It's a good time to be a mama cow at Clagett Farm
Spring Open House at Clagett Farm Saturday April 28th 1:00-4:00pm

Some new varieties to try

 

 If you've ever scanned a vegetable seed catalog, surely you know the giddy feeling we get every winter of new possibilities--and I admit, a little fear, as well.  ("But groundhogs ate all our cantaloupes last year.  Can we get it right this time?")

Pushing our hesitancy aside, here's a few things we're trying in 2018:

  • Did you know Anne Arundel County has its own melon variety?  The Anne Arundel muskmelon should be orange and green on the inside, similar to the Arava melon that we've grown successfully in some past years.  Varieties bred for our region are a rare treat, and with luck, this one will be well-adapted to the soil types, plant diseases and pests common to our area (think downy mildew, powdery mildew and cucumber beetles).  It's true that cantaloupes are the all-time favorite of groundhogs, which have a thriving population here at Clagett Farm.  But we have improved our skills in fencing and trapping, and we think this is our year.  Too bad we don't have a Prince George's County melon!
  • For over a decade, we couldn't size up a single beet on this farm, but we're getting better.  We think the biggest improvement was fertilizing with a little Boron (the same stuff sold as Borax in the laundry aisle of your grocery store).  Boron, Nitrogen and Sulfur are all negatively-charged ions in the soil, and are prone to leach deep into the soil and out of reach of our crops when it rains. Over the years, our Boron supply has dwindled to almost nothing, so we're slowly adding it back, little by little, and catching it with organic matter to hold it in place.  So this is the year we go a little crazy and try this new variety of striped chioggia beet to test our chops.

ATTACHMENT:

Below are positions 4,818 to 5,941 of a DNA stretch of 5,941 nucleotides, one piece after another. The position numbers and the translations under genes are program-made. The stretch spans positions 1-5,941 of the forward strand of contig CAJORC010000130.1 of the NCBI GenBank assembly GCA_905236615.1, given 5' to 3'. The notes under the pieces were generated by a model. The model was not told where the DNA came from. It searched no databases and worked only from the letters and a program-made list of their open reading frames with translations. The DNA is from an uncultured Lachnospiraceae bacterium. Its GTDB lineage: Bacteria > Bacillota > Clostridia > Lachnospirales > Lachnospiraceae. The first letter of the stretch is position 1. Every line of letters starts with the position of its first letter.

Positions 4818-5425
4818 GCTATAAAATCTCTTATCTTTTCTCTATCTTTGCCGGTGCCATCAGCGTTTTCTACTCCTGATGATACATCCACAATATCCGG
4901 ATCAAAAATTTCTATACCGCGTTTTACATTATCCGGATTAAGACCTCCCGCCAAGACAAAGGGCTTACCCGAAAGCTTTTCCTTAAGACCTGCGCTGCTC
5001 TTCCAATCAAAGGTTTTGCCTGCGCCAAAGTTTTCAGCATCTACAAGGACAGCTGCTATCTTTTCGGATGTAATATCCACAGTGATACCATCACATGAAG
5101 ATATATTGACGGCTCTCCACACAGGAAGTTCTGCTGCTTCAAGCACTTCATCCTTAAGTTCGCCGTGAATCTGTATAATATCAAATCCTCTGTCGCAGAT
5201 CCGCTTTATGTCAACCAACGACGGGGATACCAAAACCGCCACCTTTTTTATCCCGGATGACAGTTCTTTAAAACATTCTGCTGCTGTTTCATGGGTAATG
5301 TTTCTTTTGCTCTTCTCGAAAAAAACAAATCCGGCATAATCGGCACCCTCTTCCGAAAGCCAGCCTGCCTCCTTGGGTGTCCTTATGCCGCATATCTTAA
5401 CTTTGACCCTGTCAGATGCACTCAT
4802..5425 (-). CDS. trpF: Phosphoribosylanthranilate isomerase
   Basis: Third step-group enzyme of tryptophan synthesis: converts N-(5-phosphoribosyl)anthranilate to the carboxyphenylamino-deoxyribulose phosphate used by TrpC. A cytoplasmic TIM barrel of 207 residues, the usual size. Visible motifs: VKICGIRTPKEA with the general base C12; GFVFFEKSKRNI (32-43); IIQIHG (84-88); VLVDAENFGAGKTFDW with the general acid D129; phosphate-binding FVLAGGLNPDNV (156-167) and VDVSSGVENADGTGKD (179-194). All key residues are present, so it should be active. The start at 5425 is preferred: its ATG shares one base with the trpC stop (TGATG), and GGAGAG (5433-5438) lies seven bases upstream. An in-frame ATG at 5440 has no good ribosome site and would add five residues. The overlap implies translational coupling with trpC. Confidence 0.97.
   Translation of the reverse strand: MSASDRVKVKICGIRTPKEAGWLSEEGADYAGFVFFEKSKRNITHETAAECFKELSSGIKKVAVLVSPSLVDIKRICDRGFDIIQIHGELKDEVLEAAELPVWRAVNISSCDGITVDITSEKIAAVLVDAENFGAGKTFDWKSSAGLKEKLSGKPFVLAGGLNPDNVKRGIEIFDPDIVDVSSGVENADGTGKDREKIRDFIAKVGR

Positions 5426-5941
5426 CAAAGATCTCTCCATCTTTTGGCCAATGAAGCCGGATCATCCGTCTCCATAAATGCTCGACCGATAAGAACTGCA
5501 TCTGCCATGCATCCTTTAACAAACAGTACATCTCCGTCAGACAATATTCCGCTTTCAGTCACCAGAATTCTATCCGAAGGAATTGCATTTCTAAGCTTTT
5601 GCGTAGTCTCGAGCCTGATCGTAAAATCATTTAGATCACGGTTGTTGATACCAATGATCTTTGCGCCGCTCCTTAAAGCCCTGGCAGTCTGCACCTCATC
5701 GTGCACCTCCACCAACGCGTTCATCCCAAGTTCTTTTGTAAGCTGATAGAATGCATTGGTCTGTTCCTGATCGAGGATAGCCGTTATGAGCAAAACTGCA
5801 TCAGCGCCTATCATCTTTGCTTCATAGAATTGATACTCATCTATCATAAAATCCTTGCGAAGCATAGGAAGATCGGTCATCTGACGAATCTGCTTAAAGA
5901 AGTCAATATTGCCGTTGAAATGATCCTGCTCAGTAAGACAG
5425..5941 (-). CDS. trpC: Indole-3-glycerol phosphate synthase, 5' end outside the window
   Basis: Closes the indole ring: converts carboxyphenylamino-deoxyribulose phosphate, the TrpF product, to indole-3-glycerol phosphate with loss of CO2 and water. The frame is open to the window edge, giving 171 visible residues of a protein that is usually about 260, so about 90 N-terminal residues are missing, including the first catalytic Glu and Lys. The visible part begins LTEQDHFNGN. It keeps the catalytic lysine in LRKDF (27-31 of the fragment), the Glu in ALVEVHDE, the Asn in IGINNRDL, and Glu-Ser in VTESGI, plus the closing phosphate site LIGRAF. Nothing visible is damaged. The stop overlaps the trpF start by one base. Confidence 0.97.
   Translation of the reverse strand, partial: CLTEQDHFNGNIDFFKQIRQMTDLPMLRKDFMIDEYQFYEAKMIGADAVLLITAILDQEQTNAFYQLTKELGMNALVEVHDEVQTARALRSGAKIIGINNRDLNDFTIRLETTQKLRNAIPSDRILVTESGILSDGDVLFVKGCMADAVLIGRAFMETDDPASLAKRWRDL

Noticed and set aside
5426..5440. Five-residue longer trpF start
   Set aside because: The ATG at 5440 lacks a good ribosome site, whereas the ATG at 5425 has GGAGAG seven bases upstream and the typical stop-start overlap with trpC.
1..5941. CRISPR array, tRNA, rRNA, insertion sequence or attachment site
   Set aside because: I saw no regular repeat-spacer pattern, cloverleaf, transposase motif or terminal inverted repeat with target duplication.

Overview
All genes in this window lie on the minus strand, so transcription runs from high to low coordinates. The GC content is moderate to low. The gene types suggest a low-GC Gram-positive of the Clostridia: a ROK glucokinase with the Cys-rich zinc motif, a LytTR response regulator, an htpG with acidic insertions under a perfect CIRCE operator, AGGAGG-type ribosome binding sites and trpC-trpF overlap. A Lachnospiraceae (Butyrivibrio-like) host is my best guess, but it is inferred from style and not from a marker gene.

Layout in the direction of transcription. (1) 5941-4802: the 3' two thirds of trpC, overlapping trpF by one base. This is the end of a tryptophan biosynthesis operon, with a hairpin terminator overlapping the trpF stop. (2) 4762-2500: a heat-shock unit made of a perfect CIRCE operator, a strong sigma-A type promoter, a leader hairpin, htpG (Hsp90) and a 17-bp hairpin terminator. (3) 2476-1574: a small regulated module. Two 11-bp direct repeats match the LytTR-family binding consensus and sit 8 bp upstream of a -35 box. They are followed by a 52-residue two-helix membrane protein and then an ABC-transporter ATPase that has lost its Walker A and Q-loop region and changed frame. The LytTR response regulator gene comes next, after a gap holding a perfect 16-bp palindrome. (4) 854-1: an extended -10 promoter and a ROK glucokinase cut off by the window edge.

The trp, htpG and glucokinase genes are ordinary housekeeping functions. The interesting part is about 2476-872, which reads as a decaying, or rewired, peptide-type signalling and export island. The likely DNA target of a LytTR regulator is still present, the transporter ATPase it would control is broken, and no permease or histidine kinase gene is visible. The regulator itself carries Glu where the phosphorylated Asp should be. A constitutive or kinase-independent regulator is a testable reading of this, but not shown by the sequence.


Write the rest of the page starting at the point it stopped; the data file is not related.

• And that last picture is of Christmas lima beans.  Normally we prefer bush beans over pole beans, because they are easier to manage and give us a big harvest quickly.  But this year we're trying out a few varieties of pole beans, including this beautiful lima.  Pole beans are said to taste better, and should produce beans over a longer period of time.  U-pick, anyone?

Wish us luck!  And better yet, invest in our new season by becoming a 2018 CSA member!  We need 250 full-paying CSA members to make this business work.  And that means you!  Who's going to eat all these lovely vegetables if you don't sign up?  

 

 

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